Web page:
A large South Korean labor union has threatened to call a strike during the World Cup soccer championships, unless the government accepts its demand for a shorter workweek and halts privatization of state utilities.
The Korean Confederation of Trade Unions, the country's second largest labor organization, is threatening to go on nationwide strike in key sectors ahead of the start of the World Cup finals, which kick off at the end of this month.
An official of the labor organization, which represents 600,000 workers, says unless the government implements a five-day workweek and ends privatization of state-run utilities it will order the walkouts.
Most threatening to the World Cup, according to the labor federation, would be simultaneous strikes by 10,000 taxi drivers, 25,000 hospital workers, as well as tens of thousands of employees in industrial sectors.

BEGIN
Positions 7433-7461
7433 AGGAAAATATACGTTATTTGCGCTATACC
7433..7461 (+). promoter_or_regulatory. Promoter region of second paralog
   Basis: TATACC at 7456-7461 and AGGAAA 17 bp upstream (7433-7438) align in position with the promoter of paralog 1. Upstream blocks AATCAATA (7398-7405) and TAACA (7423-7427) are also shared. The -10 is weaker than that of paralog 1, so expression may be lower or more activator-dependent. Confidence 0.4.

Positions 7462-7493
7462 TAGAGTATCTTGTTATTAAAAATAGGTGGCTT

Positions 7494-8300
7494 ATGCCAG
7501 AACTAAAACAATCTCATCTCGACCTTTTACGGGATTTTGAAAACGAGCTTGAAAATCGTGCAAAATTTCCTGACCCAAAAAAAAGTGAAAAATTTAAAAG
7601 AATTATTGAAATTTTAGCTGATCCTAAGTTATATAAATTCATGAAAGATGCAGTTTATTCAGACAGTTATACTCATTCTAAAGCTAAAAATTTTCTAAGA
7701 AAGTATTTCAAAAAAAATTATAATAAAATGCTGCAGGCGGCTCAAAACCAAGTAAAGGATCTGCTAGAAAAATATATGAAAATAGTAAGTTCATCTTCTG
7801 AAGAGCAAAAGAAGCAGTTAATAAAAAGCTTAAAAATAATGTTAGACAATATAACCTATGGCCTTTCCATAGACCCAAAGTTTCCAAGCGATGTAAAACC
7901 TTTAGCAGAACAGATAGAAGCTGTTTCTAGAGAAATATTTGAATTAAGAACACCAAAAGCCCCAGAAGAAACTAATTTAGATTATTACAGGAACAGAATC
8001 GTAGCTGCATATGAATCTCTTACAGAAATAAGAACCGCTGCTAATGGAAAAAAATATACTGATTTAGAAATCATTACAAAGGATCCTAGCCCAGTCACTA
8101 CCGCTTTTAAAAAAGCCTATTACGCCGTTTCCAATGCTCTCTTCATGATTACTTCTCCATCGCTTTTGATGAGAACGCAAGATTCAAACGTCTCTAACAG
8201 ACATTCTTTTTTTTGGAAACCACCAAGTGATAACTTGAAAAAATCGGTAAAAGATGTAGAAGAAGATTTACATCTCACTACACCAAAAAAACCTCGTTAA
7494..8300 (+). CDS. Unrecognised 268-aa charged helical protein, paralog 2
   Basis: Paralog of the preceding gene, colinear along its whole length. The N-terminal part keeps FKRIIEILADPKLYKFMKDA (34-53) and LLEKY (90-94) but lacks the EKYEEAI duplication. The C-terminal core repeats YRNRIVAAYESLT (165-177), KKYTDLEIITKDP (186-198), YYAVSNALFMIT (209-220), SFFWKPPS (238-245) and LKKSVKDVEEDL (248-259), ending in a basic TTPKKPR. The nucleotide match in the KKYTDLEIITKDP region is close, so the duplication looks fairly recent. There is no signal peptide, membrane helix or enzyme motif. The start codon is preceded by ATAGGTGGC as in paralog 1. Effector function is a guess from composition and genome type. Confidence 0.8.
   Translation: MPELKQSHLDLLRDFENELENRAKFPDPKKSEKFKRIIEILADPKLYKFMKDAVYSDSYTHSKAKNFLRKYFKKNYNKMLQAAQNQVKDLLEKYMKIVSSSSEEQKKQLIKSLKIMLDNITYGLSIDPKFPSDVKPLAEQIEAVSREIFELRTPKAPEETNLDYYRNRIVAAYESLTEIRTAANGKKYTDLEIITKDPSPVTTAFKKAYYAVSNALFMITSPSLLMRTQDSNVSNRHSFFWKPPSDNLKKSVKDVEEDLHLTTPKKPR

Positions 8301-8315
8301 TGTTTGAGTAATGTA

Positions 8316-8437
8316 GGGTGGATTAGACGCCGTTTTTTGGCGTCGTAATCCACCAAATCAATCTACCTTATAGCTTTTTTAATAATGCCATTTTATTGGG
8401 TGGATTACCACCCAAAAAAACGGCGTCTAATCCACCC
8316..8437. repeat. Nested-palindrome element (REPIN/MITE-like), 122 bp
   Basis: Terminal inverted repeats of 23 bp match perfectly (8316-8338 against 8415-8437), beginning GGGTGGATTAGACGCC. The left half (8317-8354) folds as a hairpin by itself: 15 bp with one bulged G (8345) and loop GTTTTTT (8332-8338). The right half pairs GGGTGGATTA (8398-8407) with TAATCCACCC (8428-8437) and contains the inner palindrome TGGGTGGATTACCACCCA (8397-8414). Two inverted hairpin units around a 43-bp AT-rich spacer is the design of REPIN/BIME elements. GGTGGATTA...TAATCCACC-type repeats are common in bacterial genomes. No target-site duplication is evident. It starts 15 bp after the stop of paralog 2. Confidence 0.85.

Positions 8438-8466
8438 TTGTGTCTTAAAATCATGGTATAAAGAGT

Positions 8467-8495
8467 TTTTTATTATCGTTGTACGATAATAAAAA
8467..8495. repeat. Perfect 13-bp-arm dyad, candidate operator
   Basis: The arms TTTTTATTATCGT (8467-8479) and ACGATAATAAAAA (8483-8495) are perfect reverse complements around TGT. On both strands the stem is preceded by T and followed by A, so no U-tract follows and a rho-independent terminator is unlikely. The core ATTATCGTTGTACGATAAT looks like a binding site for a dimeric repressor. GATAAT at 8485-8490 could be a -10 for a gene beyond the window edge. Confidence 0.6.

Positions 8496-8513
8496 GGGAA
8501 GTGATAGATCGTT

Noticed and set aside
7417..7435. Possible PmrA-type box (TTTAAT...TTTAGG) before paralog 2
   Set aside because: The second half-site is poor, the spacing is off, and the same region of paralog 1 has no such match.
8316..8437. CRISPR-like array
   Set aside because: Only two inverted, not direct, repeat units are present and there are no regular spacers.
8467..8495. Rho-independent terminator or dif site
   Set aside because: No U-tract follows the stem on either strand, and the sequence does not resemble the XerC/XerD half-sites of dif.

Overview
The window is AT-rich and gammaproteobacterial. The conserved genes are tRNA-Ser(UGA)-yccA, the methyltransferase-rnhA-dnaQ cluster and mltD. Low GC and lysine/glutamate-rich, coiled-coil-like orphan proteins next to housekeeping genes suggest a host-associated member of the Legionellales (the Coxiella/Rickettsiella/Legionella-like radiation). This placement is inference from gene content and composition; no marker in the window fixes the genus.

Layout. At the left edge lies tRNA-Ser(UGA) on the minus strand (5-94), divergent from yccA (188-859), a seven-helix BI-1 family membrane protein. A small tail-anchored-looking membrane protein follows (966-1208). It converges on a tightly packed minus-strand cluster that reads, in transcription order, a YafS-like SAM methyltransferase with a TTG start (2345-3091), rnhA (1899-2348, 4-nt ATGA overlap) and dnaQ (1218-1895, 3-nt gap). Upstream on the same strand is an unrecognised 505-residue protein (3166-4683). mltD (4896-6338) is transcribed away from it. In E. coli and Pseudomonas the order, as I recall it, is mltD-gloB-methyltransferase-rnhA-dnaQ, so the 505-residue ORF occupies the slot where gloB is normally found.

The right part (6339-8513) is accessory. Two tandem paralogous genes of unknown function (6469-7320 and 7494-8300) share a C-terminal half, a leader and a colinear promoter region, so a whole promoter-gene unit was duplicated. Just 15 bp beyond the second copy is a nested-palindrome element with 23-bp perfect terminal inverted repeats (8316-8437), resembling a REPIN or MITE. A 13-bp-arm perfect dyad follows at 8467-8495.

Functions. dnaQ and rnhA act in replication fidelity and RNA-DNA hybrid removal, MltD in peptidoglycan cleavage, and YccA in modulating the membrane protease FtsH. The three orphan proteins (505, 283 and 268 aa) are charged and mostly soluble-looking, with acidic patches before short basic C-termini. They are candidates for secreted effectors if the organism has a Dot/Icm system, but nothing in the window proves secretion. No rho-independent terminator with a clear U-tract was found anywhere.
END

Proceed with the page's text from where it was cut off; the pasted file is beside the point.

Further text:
President Kim Dae-jung has appealed to management and workers to avoid strikes during the World Cup finals in order not to cause embarrassment.
South Korea's union that represents power utility workers staged a six-week illegal strike starting in late February. The management fired hundreds of striking unionists, furthering angering the umbrella labor federation. The trade union fears privatization of the utility companies will cause massive layoffs.
President Kim, who is in his last full year in office, has pledge to privatize the state-run utilities during his term, but also promised to introduce a shorter workweek. The unions want him to drop the first promise and keep the second.